passing train when Father tripped on the tracks. Father decided that to him, it doesn’t matter about social classes, it matters about the personality of the person. Even though it took a lot of begging to convince Mother, we had an eleven course dinner with Caristine and her mother and father at the French sidewalk cafe themed restaurant. Mother made them wear some of our clothing so my family wasn’t seen with lower class people. The food was delicious! The adults discussed at dinner about when we dock in New York, we will stay in touch and meet once in a while, since we will be in the same state. We went back to our cabin at 11:00 at night. I had a lot trouble sleeping that night. This time I was in a small boat, people in the water were dead from the icy cold ocean. I wondered, why were these horrid dreams happening to me? Is this a warning? I thought it was maybe my fear of water, but I had not come prepared for a sudden tragedy. Two days later, Lawrence and I went to the squash court the first time. I had a very fun time playing, though I kept tripping on my nice shoes every minute. We went to our church session on board, after I wrote a letter to my Aunt Margaret: Dear Aunt Margaret, How are you? We have been on this ship for four days now and I just want to get off! Anyways, how is Uncle Thomas? I have been having these scary dreams lately and I just do not know what is going on! It is giving me a fright but I will live. I hope you are well and I hope to see you soon! Love, Your wonderful niece, Elizabeth It was a very normal day on the Titanic. Mother and father went to dinner with Captain Smith and other 1st class passengers. Night rolled by very fast, and soon enough, it became pitch black. I could not see any stars, which was very unusual for a night like this on the Titanic. I went to bed at about nine thinking about visiting Caristine in New York. I easily dozed off in my bed until at about 11:30, I woke up hearing a slight metal scrape and then a sudden shake. “Lawrence wake up! What was that?” I asked quickly. “Shut your mouth, Elizabeth, I am trying to sleep, unlike you.” He muttered. “Lawrence I heard something!” I said worriedly. “Fine, shut up, and let’s see what is going on.” We both hopped out of bed and looked out the window. There was an enormous iceberg right nearby! That must had caused the scrape, for what else could have done that? “Oh my god, Lawrence, it's an iceberg!” I yelped. “What do we do!” “Let’s tell Mother and Father!”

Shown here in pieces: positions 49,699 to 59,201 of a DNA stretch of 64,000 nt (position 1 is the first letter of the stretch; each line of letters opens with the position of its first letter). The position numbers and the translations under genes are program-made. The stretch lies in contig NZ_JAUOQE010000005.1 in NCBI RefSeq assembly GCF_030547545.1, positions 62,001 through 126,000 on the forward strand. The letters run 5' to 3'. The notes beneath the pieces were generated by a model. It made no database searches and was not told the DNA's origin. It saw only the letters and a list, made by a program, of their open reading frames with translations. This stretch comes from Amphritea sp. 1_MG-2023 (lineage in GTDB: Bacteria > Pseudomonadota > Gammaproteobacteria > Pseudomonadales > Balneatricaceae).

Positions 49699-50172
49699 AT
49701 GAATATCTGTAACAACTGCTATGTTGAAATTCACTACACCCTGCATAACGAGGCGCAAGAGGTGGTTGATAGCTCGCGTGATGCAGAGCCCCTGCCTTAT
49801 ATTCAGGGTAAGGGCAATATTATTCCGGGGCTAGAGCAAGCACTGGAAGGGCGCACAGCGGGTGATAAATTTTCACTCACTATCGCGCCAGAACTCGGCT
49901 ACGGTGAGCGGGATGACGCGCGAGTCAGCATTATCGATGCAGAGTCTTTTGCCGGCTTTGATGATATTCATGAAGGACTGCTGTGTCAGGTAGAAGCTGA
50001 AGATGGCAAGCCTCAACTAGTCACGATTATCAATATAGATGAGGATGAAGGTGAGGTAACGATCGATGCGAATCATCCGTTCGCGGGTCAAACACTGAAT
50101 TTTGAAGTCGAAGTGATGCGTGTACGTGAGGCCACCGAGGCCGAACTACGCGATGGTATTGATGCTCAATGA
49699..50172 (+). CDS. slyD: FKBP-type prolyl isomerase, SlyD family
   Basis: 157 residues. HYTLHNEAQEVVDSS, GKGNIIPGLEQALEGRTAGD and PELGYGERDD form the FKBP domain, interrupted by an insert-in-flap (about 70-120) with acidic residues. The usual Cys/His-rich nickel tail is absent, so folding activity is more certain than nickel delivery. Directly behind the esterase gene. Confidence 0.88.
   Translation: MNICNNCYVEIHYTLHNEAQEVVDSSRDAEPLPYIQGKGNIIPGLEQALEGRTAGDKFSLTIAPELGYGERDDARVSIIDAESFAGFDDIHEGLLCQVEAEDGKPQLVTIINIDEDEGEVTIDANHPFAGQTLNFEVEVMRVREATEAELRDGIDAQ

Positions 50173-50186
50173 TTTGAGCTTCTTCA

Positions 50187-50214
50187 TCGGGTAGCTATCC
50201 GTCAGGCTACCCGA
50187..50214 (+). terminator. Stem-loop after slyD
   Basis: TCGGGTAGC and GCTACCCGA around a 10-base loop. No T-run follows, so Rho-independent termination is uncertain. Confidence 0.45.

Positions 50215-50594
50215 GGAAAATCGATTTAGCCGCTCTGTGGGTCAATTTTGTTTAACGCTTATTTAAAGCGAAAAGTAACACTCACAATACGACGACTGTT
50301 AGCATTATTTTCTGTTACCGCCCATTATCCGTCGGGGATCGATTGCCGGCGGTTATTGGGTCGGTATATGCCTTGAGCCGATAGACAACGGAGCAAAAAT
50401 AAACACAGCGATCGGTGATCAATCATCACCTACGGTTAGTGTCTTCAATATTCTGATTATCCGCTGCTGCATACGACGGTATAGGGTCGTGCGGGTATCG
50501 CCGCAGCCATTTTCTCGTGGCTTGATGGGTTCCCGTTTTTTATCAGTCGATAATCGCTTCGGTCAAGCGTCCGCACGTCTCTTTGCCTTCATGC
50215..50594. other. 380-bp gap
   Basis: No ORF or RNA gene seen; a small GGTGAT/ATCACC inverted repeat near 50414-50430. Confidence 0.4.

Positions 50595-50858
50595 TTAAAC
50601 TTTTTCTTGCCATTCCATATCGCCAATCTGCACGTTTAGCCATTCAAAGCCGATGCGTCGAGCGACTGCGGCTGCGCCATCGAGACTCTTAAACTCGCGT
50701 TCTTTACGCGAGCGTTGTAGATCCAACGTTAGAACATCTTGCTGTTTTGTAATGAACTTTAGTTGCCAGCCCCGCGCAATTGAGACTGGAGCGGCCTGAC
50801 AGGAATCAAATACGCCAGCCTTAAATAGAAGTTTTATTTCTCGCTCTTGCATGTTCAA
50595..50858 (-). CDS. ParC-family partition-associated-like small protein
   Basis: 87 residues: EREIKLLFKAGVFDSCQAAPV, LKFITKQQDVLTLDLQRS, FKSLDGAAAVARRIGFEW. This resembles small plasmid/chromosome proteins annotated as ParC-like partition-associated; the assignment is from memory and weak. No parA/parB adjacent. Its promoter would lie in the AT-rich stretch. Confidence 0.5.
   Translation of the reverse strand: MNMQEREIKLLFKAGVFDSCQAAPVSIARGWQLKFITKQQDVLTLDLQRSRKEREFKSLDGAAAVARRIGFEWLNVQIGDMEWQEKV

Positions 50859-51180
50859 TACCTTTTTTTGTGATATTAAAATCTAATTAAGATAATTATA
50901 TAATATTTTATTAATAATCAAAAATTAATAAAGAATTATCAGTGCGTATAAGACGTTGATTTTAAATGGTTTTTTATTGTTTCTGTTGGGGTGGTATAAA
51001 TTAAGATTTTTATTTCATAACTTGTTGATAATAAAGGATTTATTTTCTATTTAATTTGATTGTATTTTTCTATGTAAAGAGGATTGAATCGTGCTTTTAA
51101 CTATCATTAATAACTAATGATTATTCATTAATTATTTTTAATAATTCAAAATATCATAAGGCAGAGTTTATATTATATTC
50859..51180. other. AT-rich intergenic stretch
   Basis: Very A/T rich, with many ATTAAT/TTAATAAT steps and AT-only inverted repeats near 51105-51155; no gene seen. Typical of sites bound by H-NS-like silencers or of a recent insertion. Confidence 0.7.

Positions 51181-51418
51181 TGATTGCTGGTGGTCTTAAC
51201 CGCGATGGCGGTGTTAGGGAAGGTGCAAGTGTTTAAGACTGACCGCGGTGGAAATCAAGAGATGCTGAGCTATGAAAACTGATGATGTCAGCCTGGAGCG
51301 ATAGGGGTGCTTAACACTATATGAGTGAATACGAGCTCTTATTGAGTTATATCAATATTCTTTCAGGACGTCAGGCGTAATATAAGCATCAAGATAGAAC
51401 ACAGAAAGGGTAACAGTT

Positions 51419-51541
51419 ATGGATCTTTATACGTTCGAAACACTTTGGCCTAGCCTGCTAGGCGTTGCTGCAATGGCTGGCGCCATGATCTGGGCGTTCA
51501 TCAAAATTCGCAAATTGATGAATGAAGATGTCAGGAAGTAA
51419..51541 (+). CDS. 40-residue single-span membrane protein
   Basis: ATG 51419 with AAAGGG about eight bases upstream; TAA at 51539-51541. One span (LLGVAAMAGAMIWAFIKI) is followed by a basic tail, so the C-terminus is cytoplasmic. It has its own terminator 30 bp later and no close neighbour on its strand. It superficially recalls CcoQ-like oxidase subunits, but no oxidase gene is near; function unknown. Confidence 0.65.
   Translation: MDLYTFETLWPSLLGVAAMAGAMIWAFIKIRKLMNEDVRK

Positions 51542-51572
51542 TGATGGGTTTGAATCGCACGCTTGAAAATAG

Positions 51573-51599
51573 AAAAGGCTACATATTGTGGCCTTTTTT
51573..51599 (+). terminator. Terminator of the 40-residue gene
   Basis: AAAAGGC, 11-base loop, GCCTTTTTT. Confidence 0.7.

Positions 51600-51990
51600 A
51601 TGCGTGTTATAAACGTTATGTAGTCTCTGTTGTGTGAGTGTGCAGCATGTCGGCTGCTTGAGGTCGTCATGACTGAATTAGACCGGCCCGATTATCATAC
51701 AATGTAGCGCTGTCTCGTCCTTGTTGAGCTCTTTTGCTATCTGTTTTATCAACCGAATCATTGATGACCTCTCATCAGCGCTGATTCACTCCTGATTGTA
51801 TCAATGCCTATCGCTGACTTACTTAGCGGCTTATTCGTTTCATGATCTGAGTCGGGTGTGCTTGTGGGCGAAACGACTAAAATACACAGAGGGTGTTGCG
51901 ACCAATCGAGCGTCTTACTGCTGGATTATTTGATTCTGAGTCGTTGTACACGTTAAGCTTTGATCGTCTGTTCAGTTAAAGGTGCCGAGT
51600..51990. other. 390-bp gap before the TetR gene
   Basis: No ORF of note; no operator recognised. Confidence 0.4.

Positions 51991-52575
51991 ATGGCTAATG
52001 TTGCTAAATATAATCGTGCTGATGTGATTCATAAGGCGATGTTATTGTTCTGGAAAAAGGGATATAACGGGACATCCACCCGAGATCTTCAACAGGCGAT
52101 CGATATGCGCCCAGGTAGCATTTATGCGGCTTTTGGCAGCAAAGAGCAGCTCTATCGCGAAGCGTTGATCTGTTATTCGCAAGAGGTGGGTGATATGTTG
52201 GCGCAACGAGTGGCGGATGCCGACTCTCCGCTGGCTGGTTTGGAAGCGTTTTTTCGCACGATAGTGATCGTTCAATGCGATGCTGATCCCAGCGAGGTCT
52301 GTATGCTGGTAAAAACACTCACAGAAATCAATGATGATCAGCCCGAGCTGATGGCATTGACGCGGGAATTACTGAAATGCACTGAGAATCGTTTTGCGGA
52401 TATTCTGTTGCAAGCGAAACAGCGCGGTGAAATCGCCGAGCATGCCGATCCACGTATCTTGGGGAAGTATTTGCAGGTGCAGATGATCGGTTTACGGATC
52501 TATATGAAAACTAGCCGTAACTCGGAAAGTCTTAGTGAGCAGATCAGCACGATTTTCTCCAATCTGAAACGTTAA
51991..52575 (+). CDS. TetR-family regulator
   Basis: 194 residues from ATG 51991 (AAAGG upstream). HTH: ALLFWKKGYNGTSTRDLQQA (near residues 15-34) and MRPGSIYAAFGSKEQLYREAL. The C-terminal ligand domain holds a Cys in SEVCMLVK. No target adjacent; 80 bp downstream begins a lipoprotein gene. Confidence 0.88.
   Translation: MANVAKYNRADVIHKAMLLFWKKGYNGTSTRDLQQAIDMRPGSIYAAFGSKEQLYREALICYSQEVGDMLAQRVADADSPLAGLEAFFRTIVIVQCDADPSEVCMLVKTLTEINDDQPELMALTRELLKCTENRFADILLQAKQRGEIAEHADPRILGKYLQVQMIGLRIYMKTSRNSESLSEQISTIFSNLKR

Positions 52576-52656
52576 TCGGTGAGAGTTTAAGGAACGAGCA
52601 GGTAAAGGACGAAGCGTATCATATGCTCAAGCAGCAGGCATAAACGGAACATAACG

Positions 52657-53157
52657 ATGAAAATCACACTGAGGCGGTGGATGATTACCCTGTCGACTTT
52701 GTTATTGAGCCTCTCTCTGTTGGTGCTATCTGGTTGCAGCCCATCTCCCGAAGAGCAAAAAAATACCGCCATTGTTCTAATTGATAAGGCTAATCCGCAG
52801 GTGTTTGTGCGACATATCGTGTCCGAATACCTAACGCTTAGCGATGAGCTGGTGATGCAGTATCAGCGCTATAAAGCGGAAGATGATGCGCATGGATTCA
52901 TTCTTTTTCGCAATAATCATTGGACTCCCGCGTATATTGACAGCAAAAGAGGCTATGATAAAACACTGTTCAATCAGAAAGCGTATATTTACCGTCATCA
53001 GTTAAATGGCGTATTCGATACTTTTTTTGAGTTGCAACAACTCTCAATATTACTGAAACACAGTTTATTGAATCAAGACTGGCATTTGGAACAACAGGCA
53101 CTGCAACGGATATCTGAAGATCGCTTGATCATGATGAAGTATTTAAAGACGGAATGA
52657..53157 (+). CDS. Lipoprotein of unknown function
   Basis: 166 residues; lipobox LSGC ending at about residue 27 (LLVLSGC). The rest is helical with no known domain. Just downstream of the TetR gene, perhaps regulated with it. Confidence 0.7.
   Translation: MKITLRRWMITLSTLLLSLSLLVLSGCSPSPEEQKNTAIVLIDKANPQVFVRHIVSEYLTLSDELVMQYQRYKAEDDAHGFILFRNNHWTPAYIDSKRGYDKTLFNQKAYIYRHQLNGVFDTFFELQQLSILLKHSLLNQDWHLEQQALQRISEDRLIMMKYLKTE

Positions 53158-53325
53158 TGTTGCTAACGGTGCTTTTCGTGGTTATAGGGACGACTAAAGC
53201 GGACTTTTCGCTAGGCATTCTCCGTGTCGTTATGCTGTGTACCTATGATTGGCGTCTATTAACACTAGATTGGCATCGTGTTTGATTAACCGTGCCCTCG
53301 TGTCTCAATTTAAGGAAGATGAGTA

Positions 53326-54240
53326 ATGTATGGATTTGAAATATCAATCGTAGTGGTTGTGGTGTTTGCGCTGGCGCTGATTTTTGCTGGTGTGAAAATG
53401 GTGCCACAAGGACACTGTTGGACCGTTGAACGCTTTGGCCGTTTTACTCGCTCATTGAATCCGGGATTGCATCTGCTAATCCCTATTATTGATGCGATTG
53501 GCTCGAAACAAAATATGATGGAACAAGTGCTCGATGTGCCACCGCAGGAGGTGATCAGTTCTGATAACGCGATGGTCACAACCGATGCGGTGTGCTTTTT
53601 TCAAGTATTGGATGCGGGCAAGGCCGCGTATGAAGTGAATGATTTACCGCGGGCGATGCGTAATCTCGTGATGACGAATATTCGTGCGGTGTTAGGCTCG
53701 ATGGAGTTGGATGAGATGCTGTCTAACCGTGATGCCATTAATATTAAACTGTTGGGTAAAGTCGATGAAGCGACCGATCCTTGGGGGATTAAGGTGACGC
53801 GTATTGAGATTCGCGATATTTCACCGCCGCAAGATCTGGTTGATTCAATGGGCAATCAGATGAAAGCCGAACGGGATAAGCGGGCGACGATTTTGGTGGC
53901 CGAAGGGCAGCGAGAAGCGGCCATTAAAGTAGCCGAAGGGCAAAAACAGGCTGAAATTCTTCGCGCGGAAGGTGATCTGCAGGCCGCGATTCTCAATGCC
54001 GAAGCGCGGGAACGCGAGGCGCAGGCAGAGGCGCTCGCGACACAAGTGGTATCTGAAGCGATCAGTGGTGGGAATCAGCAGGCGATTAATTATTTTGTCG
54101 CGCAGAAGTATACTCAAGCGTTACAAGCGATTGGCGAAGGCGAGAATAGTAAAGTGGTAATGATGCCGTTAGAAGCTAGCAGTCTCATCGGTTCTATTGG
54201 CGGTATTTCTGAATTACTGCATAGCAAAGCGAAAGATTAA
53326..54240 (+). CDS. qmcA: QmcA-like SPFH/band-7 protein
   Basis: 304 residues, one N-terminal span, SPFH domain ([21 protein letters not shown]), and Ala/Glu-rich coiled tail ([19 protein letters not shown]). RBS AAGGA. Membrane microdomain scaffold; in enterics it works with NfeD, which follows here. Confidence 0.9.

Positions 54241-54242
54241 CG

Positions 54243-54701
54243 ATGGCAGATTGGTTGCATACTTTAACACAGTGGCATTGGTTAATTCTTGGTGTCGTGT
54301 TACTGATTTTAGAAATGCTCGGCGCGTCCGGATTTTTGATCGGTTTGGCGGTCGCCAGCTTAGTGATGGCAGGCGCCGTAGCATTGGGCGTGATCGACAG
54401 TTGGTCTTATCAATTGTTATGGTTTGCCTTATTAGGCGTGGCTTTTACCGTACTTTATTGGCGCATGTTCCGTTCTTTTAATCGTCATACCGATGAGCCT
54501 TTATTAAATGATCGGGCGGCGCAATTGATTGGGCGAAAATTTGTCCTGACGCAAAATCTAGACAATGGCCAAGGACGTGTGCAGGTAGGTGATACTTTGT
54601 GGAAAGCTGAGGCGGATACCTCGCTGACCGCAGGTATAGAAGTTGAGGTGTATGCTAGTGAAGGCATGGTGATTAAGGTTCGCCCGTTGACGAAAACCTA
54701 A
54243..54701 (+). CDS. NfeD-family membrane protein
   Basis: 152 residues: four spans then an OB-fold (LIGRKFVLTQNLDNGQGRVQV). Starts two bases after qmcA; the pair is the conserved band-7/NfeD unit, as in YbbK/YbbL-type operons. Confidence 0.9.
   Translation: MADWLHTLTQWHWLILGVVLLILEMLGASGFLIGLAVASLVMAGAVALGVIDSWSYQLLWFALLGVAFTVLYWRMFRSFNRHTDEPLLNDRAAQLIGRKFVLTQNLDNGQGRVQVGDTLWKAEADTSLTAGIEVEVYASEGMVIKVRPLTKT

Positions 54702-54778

We woke up Mother and Father semi-violently and told them that our ship had hit an iceberg. “I am positively sure it is nothing,” Father mumbled tiredly. “Go back to sleep, children, the crew will take care of it,” Mother yawned. I do not know how many minutes I lay there in bed, but it was not long at all. We got a knock on our door. It was our stewardess, Margaret, who told us that we were going to have a “mandatory lifeboat meeting” with that “I assure you it is nothing at all” face. I could sense something was wrong even before Margaret came. But, the worst part was before I walked out the door, she handed me a ghostly, pale life jacket. “Be a good girl, and don't ask any questions,” Margaret told me. We walked down to the Grand Staircase where many 1st class passengers were, awaiting with no worries or concerns. “I would like a cup of tea ready for me when I return,” Mother ordered to Margaret. “Mother, is this ship guaranteed unsinkable?” I asked. “Yes, Elizabeth, this ship cannot sink. Now, how about we sit down? You look uneasy,” Mother gestured. “Mother, I am not stupid. Lawrence and I saw the iceberg!” I snapped. “You do not worry of this matter! Do not be so improper!” She said. We sat for a decent amount of time waiting for an announcement from a crewman but nothing happened. Finally, a crewman walked over to my mother and said, “Please come, Madame, you should board a lifeboat now.” “Excuse me? I am not going outside, it’s frigid!” Mother exclaimed. “You need to board a boat! It is very serious!” The crewman replied. He guided me and my family to the decks, where my fingers almost turned to icicles themselves. “It's so cold!” Lawrence complained. “You're a man, deal with it,” I said. “Women and children first!” A crewman yelled. There were first class women all boarding the lifeboats. There were a few children here and there, but not many yet. Me and Lawrence hopped into the boat quickly, while my mother hesitated. She finally hopped in gracefully. Just when Father was about to get in, a crewman pushed him away. “Women and children first!” The crewman yelled. “Daddy! Where are you going?” Lawrence cried. “Don't worry children, Daddy will get on another lifeboat. Now don't give your mother any trouble.” He whispered to us.